Nah; most backlit keycaps are garbage, but there are exceptions to that.  I just never came across any backlit grey caps out there, in decent thickness and materials.  I'd be fine with ABS backlit caps if I can get them in grey, but not a major market for that, let alone some nice PBT caps.  I have a set of white and black PBT backlit caps that don't have a home, but dont know if I'm like how this deck would look with them on it.  Haha, in all honesty I rarely look down at the deck much so backlighting is mostly just a thing that 'looks cool' to me.  My daily-driver Varmilo 87 deck is backlit and I only turn it on while gaming which is once a week for an hour if I'm lucky.  

I typed this reply on the Mek-Dek 68!  (keycap profile is weird though... I'm so accustomed to my DSA profile caps).

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Not knocking your choice in switches, just curious why you chose Gaterons over Cherry, or any other switch, for that matter?

At some point I want to make my own mechboard as well, but I've got so many projects lined up and zero time to do them as is.  I'm a huge fan of Cherry Clears.

Nice work, EEL.  Though I've come to expect nothing less of you!

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On 1/1/2017 at 0:36 AM, Inakretep said:

Holy feces - that came out GREAT!

Damn, I feel like an ass for being so absorbed in other projects that I've neglected replying to my own log posts.  Sorry, guys!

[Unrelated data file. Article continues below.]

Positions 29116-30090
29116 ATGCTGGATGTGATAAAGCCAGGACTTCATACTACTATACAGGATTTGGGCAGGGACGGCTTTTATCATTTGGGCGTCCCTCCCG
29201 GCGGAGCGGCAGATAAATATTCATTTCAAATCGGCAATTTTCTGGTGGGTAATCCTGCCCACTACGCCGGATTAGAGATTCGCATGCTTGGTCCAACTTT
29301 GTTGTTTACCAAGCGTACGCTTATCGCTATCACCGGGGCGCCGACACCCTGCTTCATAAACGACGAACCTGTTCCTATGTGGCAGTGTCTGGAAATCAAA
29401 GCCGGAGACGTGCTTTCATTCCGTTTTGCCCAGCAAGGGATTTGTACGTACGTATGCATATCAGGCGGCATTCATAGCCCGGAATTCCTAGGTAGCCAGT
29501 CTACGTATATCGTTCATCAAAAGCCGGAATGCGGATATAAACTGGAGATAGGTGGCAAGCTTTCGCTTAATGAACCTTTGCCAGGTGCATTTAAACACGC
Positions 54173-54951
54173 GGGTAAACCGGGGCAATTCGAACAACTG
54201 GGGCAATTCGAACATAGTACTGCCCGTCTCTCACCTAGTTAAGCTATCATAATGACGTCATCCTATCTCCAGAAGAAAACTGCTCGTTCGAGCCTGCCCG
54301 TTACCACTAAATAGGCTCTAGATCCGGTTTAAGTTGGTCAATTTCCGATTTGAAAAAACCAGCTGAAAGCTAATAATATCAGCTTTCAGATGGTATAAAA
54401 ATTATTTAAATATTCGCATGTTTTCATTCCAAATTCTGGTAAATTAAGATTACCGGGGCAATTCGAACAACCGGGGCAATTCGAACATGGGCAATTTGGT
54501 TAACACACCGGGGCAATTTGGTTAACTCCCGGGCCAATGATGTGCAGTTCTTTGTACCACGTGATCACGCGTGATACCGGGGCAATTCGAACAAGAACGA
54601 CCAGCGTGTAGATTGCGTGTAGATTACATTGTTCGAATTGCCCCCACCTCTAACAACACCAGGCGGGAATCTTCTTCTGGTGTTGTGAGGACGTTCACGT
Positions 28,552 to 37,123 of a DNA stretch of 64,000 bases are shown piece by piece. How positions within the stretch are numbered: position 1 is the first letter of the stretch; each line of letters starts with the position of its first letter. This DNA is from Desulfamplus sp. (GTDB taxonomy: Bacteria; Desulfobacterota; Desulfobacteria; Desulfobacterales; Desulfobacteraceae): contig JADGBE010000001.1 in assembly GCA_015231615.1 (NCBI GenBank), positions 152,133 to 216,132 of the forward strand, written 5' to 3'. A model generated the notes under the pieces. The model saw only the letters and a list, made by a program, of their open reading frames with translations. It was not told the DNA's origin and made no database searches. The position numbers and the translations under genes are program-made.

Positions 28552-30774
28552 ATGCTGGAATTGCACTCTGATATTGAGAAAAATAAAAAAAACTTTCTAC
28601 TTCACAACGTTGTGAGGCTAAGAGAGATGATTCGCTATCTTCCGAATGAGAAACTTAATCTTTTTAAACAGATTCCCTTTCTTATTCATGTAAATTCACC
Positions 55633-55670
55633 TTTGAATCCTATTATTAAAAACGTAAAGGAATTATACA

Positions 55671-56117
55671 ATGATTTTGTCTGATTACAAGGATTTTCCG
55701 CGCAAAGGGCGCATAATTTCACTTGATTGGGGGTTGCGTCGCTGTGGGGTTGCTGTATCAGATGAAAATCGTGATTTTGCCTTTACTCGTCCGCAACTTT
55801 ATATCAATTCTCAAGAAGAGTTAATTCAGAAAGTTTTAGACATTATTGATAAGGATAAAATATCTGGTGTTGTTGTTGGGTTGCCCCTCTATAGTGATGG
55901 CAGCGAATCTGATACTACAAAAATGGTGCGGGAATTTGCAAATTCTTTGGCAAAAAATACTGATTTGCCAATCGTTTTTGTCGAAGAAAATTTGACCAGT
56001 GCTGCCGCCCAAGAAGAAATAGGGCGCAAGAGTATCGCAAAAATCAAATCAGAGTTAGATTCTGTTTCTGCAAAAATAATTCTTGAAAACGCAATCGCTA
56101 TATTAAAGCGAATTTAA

Thanks, bro!  Glad seeing you about man!

On 1/1/2017 at 5:28 PM, Mosquito said:

Awesome Eel!

Thanks, man!

On 1/8/2017 at 8:56 AM, Jeffrey Stephenson said:

That turned out great. Looks like a lot of fun. I might have to try some sort of keyboard project in the near future.


Thanks, Jeffrey!  It was.  I can only imagine what awesomeness you could drum up on a deck project!

On 2/19/2017 at 10:08 AM, Bill Owen said:

Customizing Mech KBs is the new rabbit hole into Modding....and that I would like to see, Jeffrey!


20 minutes ago, XNine said:

Not knocking your choice in switches, just curious why you chose Gaterons over Cherry, or any other switch, for that matter?

At some point I want to make my own mechboard as well, but I've got so many projects lined up and zero time to do them as is.  I'm a huge fan of Cherry Clears.

Nice work, EEL.  Though I've come to expect nothing less of you!

Honestly, after using Gats, I've realized the quality of the switch consistently feels more smooth and buttery versus actual Cherrys, which their linears tend to feel scratchy like they have sand in them or something.  I've typed on practically anything out there, but I prefer linears for day-to-day use.  I also prefer a heavier switch, but not too heavy due to longer work or gaming campaigns (such as Cherry Blacks).  Gateron just took a nice design and made it work better, and for a cheaper price.  As far as longevity is concerned, it's unknown versus genuine Cherrys.  But typing on the same deck for 10 years sounds a little boring, haha.  

Thanks, bro!

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    There's a thing here. Somehow it moved to the top of the page, but I didn't do it. No, really! But still, Cheaps is likely to blame...